Botryllus schlosseri (tunicata) whole colony irradiation: Do senescent zooid resorption and immunological resorption involve similar recognition events?

Baruch Rinkevich, Irving L. Weissman

Research output: Contribution to journalArticlepeer-review


The colonial tunicate Botryllus schlosseri undergoes cyclic blastogenesis where feeding zooids are senescened and resorbed and a new generation of zooids takes over the colony. When non‐identical colonies come into direct contact, they either reject each other or fuse. Fusion is usually followed by the resorption of one of the partners in the chimera (immunological resorption). The striking morphological similarities between the two resorption phenomena suggest that both may involve tissue destruction following self‐nonself recognition events. Here we attempt to modify these two events by whole colony gamma irradiation assays. Three sets of experiments were performed: 1) different doses of whole colony irradiation for determination of irradiation effects (110 colonies, up to 8,000 rads); 2) pairs of irradiated‐nonirradiated isografts of clonal replicates for the potential of reconstruction of the irradiated partners (23 pairs); 3) chimeras of irradiated‐nonirradiated partners for analysis of resorption hierarchy. Mortality increased with the irradiation dose. All colonies exposed to more than 5,000 rads died within 19 days, while no colony died below 2,000 rads. The average mortality periods, in days, for doses of 6,000–8,000, 5,000, and 2,500–4,000 rads were 14.4 ± 3.1 (n = 24), 19.8 ± 6.0 (n = 15), and 19.6 + 5.1 (n = 22), respectively. Younger colonies (3–6 months old) may survive radiation better than older ones (more than 13 months). Many morphological alterations were recorded in irradiated colonies: ampullar contraction and/or dilation, accumulation of pigment cells within ampullae, abnormal bleeding from blood vessels, sluggish blood circulation, necrotic zones, reduction in bud number, and irregularities in zooid and system structures. With doses of 3,000–4,000 rads and above, irradiation arrested the formation of new buds and interrupted normal takeover, turning the colony into a chaotic bulk of vessels, buds, and zooid segments. Death supervened after a period of up to 1 month of poor condition, which was also characterized by loss of organization in systems. In isografts of irradiated‐nonirradiated parts, the normal subclone resorbed all zooids and buds of the irradiated one within less than 1 week, even if it was up to 13 times smaller, without showing any sign of harmful effects. Thus, the irradiated subclone is not reconstituted by sharing blood circulation with a syngeneic part. Under 2,000 rads some of the irradiated zooids within this type of union started to regenerate, and at 1,000 rads no resorption was recorded, even though the number of zooids decreased in the irradiated part. In irradiated‐nonirradiated chimeras, the irradiated partner was always resorbed within less than one week, irrespective of its place in the resorption hierarchy. It is suggested that blastogenic and immunological resorption phenomena originate from two different events (senescence and self‐nonself recognition systems), although both are expressed during the takeover phase.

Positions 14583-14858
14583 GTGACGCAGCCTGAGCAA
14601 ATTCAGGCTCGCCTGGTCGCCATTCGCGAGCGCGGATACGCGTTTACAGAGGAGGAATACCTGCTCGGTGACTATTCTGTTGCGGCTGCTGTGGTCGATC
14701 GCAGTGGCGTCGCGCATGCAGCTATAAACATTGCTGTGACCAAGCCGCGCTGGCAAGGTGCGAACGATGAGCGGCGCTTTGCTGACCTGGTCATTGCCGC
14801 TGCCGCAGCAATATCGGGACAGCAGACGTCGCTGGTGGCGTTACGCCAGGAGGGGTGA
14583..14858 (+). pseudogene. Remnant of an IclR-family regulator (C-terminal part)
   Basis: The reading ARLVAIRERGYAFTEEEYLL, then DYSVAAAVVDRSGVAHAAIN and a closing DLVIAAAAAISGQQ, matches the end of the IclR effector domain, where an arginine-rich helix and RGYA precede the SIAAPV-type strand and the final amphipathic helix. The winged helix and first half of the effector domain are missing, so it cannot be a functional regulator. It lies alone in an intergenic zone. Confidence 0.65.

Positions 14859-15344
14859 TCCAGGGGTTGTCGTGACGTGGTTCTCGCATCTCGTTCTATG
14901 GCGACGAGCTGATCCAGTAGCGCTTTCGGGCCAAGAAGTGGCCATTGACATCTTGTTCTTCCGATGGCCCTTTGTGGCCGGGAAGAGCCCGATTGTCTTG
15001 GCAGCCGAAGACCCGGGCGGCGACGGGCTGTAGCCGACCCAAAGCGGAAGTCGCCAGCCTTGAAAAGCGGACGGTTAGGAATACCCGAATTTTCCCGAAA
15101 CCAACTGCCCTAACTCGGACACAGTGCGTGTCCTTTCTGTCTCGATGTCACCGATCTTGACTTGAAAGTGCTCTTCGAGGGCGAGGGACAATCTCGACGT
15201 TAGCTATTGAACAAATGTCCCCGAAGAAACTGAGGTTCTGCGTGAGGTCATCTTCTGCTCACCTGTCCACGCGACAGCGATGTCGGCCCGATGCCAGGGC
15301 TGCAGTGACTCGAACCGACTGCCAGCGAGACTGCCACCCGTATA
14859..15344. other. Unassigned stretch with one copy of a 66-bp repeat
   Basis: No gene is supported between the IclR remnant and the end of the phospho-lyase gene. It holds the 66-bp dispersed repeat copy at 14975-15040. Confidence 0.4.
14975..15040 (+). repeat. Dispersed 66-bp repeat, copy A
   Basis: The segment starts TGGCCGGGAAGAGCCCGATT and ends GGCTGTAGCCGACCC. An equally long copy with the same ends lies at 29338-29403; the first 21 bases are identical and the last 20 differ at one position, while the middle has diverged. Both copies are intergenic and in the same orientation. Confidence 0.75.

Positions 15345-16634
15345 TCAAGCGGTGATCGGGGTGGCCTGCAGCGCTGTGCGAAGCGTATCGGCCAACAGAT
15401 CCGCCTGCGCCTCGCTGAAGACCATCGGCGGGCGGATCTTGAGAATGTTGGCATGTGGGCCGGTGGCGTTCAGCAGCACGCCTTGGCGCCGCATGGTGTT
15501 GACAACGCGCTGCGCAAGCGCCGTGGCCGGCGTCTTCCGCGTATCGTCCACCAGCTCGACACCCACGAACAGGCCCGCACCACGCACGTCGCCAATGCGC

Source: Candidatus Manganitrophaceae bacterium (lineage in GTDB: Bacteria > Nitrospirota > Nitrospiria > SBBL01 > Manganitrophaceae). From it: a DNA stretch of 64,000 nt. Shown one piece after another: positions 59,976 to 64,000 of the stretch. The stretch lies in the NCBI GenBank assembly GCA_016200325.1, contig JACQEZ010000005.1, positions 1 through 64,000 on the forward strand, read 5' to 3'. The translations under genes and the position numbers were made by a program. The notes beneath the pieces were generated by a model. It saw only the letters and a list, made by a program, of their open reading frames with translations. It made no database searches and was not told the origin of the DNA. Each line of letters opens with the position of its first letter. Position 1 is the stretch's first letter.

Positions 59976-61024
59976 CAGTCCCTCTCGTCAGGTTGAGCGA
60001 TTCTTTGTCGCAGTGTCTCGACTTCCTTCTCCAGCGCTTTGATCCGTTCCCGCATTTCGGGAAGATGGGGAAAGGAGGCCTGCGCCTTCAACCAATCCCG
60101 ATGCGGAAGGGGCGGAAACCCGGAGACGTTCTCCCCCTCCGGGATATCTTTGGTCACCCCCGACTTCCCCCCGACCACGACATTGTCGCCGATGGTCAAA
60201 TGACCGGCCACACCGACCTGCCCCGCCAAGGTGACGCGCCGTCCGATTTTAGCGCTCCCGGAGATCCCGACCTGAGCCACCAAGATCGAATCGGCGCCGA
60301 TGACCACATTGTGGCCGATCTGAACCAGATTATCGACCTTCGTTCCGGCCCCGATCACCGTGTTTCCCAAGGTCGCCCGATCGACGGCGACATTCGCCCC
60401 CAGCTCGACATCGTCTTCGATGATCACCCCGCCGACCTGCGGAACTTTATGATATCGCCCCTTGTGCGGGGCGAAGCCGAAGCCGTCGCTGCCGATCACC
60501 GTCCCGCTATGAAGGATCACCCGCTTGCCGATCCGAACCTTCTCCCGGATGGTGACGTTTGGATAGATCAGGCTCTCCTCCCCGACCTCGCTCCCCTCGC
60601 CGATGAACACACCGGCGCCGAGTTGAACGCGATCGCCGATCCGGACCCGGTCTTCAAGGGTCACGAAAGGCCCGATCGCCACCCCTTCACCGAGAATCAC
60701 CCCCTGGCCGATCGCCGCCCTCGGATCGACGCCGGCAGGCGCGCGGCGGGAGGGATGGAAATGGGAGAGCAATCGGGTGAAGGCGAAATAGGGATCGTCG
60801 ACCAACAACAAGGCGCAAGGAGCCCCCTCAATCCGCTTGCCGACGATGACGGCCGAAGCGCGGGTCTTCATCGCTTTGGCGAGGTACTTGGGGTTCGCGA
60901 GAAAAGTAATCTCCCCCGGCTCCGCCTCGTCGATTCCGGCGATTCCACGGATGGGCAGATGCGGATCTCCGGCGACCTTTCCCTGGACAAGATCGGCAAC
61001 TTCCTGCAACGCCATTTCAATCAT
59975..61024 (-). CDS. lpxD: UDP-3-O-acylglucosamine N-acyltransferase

Original languageEnglish
Pages (from-to)189-201
Number of pages13
JournalJournal of Experimental Zoology
Issue number2
StatePublished - Feb 1990
Externally publishedYes

ASJC Scopus subject areas

  • Animal Science and Zoology


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